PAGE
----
Office for iOS is a slap in the face for Windows Phone users

iPad, iPhone, and Android users get the excellent Office suite well before Windows Phone users do -- and that's not fair

I’m a Windows Phone user.

I’m not confessing. I’m not apologizing. I love my Windows Phone, and I wouldn’t trade it for an iPhone (my wife’s phone of choice) or an Android (my mother’s phone of choice). I’ve often defended my choice of phone based less on features and apps (iOS and Android have many more apps) and more on the ties to Office 365. As an Office 365 MVP, I need to have the latest and greatest set of tools for Office and for connecting back to Office 365. That’s where I’m starting to get a bit frustrated.

Last week Microsoft announced another wave of enhancements to Office for iPhone and iPad, along with a preview of Office apps for Android. That’s fantastic, but I’m not seeing the same effort going toward making sure the Windows Phone Office apps are enhanced with the same (or better) level of effort. The fact that we don’t have Office apps for Windows at all is equally frustrating.

Granted, some might say, “Well, you have Office for Windows -- why do you want the watered-down apps flavor?” The fact is that a lot of folks don’t need the whole application and would prefer to work through a lightweight app.

In addition, the apps offered for iPhone, iPad, and Android are now available for folks to create and edit content without a subscription. That can't be said for Windows users with an Office 365 subscription. They still need a subscription to get the full Office experience. There is no offered alternative to give them a free option like their iPhone/iPad/Android counterparts now have. It seems off that my wife can run Office for free on her iPad, but all of my four-colored flag devices need subscriptions.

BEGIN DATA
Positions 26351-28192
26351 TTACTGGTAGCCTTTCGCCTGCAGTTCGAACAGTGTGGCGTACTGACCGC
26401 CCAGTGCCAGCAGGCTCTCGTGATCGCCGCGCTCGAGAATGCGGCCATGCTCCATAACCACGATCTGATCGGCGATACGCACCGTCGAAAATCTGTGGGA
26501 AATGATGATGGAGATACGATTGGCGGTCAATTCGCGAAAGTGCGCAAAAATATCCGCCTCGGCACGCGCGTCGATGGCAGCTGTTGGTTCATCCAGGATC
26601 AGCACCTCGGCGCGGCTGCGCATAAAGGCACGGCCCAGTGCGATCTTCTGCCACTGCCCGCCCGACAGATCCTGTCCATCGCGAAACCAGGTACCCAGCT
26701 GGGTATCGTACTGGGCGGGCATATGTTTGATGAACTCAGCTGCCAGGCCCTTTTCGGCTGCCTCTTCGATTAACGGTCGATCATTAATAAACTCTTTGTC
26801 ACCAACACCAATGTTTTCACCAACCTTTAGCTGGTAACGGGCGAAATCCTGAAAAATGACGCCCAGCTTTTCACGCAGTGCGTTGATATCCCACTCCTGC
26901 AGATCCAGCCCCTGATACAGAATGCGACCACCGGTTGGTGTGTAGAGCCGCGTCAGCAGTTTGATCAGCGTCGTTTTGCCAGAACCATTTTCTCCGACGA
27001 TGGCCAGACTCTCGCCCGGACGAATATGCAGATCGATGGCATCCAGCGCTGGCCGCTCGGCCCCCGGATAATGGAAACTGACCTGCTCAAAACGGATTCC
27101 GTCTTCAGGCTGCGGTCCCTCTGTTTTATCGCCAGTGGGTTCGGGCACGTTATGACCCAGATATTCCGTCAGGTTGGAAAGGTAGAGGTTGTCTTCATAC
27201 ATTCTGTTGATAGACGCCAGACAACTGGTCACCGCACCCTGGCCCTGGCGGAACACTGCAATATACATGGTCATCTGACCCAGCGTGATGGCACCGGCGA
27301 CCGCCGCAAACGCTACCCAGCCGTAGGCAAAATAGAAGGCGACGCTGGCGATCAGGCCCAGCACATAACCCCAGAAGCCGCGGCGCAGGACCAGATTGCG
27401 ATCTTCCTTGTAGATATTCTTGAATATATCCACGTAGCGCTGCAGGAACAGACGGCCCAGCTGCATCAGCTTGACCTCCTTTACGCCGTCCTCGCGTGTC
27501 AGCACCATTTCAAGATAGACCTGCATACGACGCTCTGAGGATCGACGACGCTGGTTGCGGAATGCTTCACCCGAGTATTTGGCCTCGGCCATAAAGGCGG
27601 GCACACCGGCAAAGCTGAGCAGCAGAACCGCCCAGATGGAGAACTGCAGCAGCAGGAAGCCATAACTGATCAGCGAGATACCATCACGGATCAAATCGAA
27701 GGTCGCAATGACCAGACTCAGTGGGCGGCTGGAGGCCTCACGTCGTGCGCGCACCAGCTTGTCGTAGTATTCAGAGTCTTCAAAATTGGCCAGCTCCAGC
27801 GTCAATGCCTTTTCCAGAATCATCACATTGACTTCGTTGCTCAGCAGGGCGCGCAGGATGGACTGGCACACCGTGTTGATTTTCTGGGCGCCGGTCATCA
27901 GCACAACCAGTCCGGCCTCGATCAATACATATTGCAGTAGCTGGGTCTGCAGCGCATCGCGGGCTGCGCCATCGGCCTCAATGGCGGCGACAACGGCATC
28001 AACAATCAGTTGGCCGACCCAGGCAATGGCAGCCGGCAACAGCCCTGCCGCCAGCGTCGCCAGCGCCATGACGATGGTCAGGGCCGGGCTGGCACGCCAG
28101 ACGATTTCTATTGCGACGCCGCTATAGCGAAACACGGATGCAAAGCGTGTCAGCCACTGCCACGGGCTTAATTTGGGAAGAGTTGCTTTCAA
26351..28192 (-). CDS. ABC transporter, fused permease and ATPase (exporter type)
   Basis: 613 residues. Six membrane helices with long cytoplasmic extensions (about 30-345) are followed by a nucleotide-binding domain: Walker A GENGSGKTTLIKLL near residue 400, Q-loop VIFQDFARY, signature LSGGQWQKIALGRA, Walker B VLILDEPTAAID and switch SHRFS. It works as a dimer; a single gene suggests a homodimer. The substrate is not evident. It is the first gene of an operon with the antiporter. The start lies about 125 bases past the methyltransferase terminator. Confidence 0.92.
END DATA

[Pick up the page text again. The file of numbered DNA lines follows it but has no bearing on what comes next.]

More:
Certainly, Microsoft has to make money. This is a business, I get that. With the number of iOS/Android devices in the market, it's smart to focus dev efforts on non-WP devices with the goal of tying folks more fully into the Microsoft service ecosystem and displacing solutions like Google Apps. I’m fine with that focus, but I don’t feel it should be the company's only -- or even its first -- goal.

I'm not alone. Exchange MVP Paul Robichaux had this to say:

"Microsoft" could solve the Office problem in a couple of ways, depending on what you think "Microsoft" means: The Office team could develop a WP version of Office, or the WP team could subsidize the cost of doing so by providing developers or otherwise covering the cost. If they aren’t doing that, it’s an indication that they feel their money is better spent elsewhere — because we know the WP team has subsidized the development of other major applications.

In my personal opinion, nothing is stopping the WP group from hiring 50 developers and parking them in the Office buildings to do what’s been done for the iOS Office apps. As Robichaux said above, they already have a good track record of throwing money at app developers to get major apps on the platform.

At the same time, Mr. Robichaux, in his use of air quotes, acknowledges part of the problem involves the way Microsoft is currently set up with different fiefdoms battling for supremacy:

When you say "there is no reason Microsoft cannot just…" you have to qualify which "Microsoft" you’re talking about. The Office client team? The Windows Phone team? They have very different priorities and strategies.

Also, we may be seeing a shift in this competitive mentality left over from the days of Bill Gates. New CEO Satya Nadella appears to be working to eliminate the competitiveness and accepting that the buck stops at his door with regard to success or failure. In that sense, Robichaux says, “… if 'Microsoft' means the CEO, then there’s no reason why 'Microsoft' can’t make product group X prioritize work for Windows Phone.”

Looking forward, it's important to say all of this now because new developmental pieces are coming down the wire. With the work occurring in MDM and the Enterprise Mobility Suite, an admin can't help but drool over the potentially cool tools. The suite of cloud services, according to the EMS site, includes Microsoft Azure Active Directory Premium, Microsoft Intune, and Microsoft Azure Rights Management. No doubt we’ll see a variety of tools released on various platforms. I, for one, would prefer all the Windows Phone pieces to sit front and center, but based on what I’m seeing in the dev space for WP I may not get what I want.

We’ll put a pin in this conversation and return at a later time. Hopefully, we’ll see much more from the WP dev team in the near future. I’m a Windows Phone user, and I’m tired of having to explain why. It should be a simple list of bullets that my phone can do that others cannot (yet).

Copyright © 2014 IDG Communications, Inc.